Limitations and Future Studies One limitation of this questionnaire is that it has been derived and validated in the same setting. Although different populations were used for the derivation and validation processes, it is possible that the questionnaire might perform differently in other settings. Also, although we have demonstrated an ability to measure understanding of brain death, we have not measured whether that understanding, or different levels of understanding, is indeed associated with decisions about withdrawal of life support or organ donation. The importance of good communication between clinicians and family members, and the impact of such communication on understanding, cannot be overemphasized. Future research is necessary to validate this questionnaire in other settings and to explore the associations, if any, between understanding of brain death and end-of-life decision making. Another limitation of this questionnaire is the relative weakness of question 3. Although question 3 detracts from the internal consistency of the questionnaire, this problem is entirely due to responses from the layperson subgroup. However, although the questionnaire can be used to differentiate between novices and experts without the inclusion of question 3, inclusion of that question does increase the discriminatory value of the questionnaire. Therefore, we believe that question 3 should remain a part of the questionnaire unless and until further evaluation demonstrates that that question is not useful. Conclusion This simple 5-item questionnaire for evaluating understanding of brain death has test-retest reliability, internal consistency, and utility in discriminating between persons who do and do not understand brain death. The questionnaire has potential applications in clinical, educational, and research settings.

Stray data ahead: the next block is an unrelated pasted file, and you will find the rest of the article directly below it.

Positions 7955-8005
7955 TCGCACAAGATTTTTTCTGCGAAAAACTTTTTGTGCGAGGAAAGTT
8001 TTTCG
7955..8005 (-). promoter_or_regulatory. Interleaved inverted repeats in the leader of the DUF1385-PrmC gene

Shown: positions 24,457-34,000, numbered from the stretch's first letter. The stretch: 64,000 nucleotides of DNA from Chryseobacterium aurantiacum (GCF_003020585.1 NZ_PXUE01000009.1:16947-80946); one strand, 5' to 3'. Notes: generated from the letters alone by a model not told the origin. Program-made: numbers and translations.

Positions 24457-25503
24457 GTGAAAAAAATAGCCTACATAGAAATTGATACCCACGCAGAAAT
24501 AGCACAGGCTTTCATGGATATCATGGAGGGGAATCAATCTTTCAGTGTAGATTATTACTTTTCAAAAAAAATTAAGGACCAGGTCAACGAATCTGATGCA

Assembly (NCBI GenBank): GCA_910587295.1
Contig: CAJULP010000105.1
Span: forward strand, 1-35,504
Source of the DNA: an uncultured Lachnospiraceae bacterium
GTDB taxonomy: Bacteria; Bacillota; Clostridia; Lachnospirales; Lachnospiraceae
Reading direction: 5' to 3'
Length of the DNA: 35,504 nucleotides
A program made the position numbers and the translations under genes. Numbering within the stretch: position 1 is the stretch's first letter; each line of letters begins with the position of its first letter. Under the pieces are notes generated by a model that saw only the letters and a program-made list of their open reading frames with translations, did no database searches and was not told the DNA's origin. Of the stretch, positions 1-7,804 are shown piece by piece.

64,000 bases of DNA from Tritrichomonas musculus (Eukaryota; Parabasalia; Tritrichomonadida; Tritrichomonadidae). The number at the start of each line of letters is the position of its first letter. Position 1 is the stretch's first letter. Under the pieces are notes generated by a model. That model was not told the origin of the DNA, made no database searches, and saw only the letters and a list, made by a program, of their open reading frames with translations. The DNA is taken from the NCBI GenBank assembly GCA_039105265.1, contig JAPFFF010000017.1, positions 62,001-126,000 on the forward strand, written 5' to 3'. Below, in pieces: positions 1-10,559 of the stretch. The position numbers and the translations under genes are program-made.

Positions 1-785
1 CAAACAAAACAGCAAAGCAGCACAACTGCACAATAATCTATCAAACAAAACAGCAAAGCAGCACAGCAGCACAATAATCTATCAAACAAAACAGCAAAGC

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Acknowledgment This work was presented at the annual meeting of the Neurocritical Care Society, Miami Beach, Florida, October 2008. Financial Disclosures None reported.

References 1. Ormrod JA, Ryder T, Chadwick RJ, Bonner SM. Experiences of families when a relative is diagnosed brain stem dead: understanding of death, observation of brain stem death testing and attitudes to organ donation. Anaesthesia. 2005;60(10): 1002-1008. 2. Pearson IY, Bazeley P, Spencer-Plane T, Chapman JR, Robertson P. A survey of families of brain dead patients: their experiences, attitudes to organ donation and transplantation. Anesth Intensive Care. 1995;23(1):88-95. 3. Franz HG, DeJong W, Wolfe SM, et al. Explaining brain death: a critical feature of the organ donation process. J Transplant Coord. 1997;7(1):14-21. 4. Siminoff LA, Mercer MB, Arnold R. Families' understanding of brain death. Prog Transplant. 2003;13(3):218-224. 5. Tessmer CS, da Silva AR, Barcellos FC, Araujo CL, da Costa JD, Bohlke M. Do people accept brain death as death? A study in Brazil. Prog Transplant. 2007;17(1):63-67. 6. Long T, Sque M, Addington-Hall J. What does a diagnosis of brain death mean to family members approached about organ donation? A review of the literature. Prog Transplant. 2008; 18(2):118-126. 7. Youngner SJ, Landefeld CS, Coulton CJ, Juknialis BW, Leary M. `Brain death' and organ retrieval: a cross-sectional survey of knowledge and concepts among health professionals. JAMA. 1989;261(15):2205-2210. 8. Harrison AM, Botkin JR. Can pediatricians define and apply the concept of brain death? Pediatrics. 1999;103(6):e82.